My Top 10 Cards in Legacy
Now, for something a little more fun, I've compiled my list of the Top 10 cards in Legacy. If your deck isn't playing with at least a few of these spells, you're doing it wrong!
Honorable Mentions: Fetchlands and Dual Lands
These guys would take over the entire list if I seriously considered them, so I'm copping out by listing them first. These cards define Legacy. Three-color decks with buttery-smooth mana are awesome, and these lands allow you to play with all of your favorite cards! The fetchlands even have synergy with the first card on this list, so they do so much more than just make mana. A format without good mana fixing is no fun at all, and if Wizards could find a way to reprint them, I would be a very happy camper indeed!
This card is the reason blue decks are so good in Legacy. The fact of the matter is that there's no way a deck like Stoneblade could exist if it didn't have Brainstorm to let it swap out its dead cards in a given matchup. The deck plays Swords to Plowshares and Engineered Explosives alongside discard spells and Force of Will, which are for totally different matchups. Brainstorm holds it all together. AJ Sacher's seminal article on Brainstorming properly is required reading for any Legacy aficionado, and I don't think the format would be played at all today if that card wasn't available. It simply wouldn't be the same. The card basically allows you to mulligan part of your hand when you combine it with fetchlands! Not bad for a glorified Reach Through Mists.
This card keeps the multicolor control decks honest, and it's the counterpart to Brainstorm that makes decks like Maverick and Goblins competitive. I personally don't recommend either of those decks for the Grand Prix because combo looks to be on the rise, but they are omnipresent and are real limits on the metagame at the fair end of the spectrum. Try casting those expensive Supreme Verdicts or Jaces when RUG Delver or Goblins is harassing your mana; it's not a pretty picture.
There's a reason my preferred build of Stoneblade for the GP has 23 land and two Ponder. I am worried about making my land drops, and I'd like to hedge as much as possible against mana screw, which is only exacerbated by this irritating card. From the most aggressive and disruptive Merfolk deck to a grindy Landstill brew, everyone plays Wasteland, and it keeps the format healthy as much as any single card can.
This may be a controversial pick for #3, but I believe that this hyper-efficient answer is a critical part of the Legacy metagame and is a "better" card than the next one on the list. If it didn't exist, I agree, the metagame wouldn't change a huge amount, but as a cheap defensive measure against decks that harass mana bases, its importance is often overlooked. The best way to look at Swords is as a control deck's best friend against aggressive decks, much as the next card is a control deck's best friend against combo decks. If you play white (barring corner cases like some Zoo decks), you play Swords. It's that simple.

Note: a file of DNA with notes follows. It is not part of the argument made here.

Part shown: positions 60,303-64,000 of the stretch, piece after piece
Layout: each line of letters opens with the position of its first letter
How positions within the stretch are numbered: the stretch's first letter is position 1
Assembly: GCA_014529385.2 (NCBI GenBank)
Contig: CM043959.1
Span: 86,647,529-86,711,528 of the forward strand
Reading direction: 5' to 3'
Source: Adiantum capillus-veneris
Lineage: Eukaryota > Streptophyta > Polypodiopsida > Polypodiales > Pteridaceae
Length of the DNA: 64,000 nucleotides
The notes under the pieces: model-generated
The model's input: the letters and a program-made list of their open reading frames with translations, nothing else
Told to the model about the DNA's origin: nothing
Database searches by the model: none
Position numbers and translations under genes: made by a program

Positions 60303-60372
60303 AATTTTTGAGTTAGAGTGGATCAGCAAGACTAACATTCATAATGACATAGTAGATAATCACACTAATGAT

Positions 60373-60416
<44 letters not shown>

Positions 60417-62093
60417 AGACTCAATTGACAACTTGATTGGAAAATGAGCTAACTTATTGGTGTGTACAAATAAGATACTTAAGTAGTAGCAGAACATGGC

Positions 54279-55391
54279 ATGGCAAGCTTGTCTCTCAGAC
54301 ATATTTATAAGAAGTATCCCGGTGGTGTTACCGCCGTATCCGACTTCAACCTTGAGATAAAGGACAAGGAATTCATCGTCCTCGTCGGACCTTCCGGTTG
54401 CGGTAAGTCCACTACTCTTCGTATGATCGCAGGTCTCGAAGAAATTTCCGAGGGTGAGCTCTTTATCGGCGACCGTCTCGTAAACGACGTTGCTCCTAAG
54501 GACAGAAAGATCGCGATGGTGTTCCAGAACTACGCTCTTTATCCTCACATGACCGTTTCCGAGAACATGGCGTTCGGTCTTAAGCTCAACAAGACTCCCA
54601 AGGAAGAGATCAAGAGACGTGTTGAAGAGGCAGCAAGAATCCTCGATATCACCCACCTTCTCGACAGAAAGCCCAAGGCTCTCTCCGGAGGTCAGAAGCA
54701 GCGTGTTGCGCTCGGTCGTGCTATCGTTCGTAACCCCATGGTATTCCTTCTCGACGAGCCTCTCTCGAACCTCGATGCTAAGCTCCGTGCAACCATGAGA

"The glue that holds Eternal Magic together." I'm really astonished, looking back at it all, that Wizards managed to print a card nearly twenty years ago that ended up being so critical to balancing formats in the present day. Magic truly is amazing when you consider the interactions that develop between cards printed decades apart. The rest of the cycle has faded into the background for the most part, but Force of Will is one of the more iconic staples of Legacy.
It gives players a great feeling when they pick apart a combo player's turn with a well-timed Force. The only reason it doesn't rank higher is because it's starting to get trimmed from many lists to better compete in a more grindy metagame than in the past. Exiling an extra card is also no fun at all, although it reminds me of eating my vegetables. It has to be done, and though it's not fun, it's good for you in the long run.
If Force of Will is the vegetables Mom makes you eat, Lion's Eye Diamond is the ice cream for the greedy child that always gets their way. You get to have so much fun making lots of mana and ending games on turn 2. "I'm gonna choose the channel on the TV, and I'm gonna choose what turn this game ends! You can't stop me!" And, like a petulant child when forced to eat their vegetables, things don't always end up their way. This card is why you've got to play Force of Will, so be happy that Legacy gets both the veggies and the dessert. And you can play either one, which is a luxury my parents never gave me!